I should not be so enthused seeing our native, common witch hazel (Hamamelis virginiana, below) flowering along a trail (on the WV/VA border) at 2900 hundred feet elevation this second week of September. While I’m happy to welcome cooler temperatures after a summer that is always too long and too hot, I’m in no rush for autumn to arrive since this necessarily means winter is soon to follow. This witch hazel is a harbinger that autumn is close, no matter my wishes.
But, I have a thing for witch hazels, with one or another flowering in the garden (at 600 feet elevation) from October into March. Yes, I watch closely in January as buds swell on Vernal (Hamamelis vernalis) and February flowering hybrid witch hazels (Hamamelis x intermedia), and rejoice at their first glimpse of color. While flowers in September or October join many other blooms, even the early flowering, common witch hazels are treasured.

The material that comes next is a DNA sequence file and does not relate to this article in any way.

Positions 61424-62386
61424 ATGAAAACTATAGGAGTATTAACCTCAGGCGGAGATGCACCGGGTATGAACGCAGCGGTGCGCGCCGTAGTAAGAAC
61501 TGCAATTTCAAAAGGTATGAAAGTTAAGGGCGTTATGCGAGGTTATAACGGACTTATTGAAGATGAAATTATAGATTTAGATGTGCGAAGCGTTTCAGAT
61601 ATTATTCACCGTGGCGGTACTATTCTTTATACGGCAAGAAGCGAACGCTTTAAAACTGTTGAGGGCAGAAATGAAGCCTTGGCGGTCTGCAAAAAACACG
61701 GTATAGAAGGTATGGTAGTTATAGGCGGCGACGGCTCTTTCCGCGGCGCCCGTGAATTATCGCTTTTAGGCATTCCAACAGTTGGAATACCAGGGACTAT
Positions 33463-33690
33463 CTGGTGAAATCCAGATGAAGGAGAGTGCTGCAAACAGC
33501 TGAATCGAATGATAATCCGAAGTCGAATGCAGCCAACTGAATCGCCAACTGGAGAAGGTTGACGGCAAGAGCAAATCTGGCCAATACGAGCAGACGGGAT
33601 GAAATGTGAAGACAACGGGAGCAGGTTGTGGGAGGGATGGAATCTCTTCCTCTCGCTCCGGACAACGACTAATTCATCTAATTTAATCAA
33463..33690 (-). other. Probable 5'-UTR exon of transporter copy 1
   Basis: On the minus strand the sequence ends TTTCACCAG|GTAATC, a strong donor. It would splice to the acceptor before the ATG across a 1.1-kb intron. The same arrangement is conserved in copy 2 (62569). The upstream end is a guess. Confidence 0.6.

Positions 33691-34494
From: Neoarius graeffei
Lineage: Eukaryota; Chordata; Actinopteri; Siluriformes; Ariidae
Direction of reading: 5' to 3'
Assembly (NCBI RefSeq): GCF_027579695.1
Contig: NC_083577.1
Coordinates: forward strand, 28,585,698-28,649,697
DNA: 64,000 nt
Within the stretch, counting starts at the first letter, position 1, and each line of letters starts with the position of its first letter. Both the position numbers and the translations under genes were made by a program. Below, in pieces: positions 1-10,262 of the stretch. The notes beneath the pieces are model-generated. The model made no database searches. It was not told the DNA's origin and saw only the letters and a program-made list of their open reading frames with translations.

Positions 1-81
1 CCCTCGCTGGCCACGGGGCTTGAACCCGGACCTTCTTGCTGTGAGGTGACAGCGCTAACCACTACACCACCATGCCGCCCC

I’ve started, stopped, then started again collecting late summer, early autumn flowering toad lilies (Trycirtis, above). There are clear distinctions between the coloring of flowers, but as the collection increases the differences from new to long established ones grown to the size of small shrubs become less obvious. There is always space to be found to add a prized toad lily, but when one is hardly different from the other I’m not inclined to dig out a variegated hummingbird mint (Agastache ‘Crazy Fortune’, below) to make room.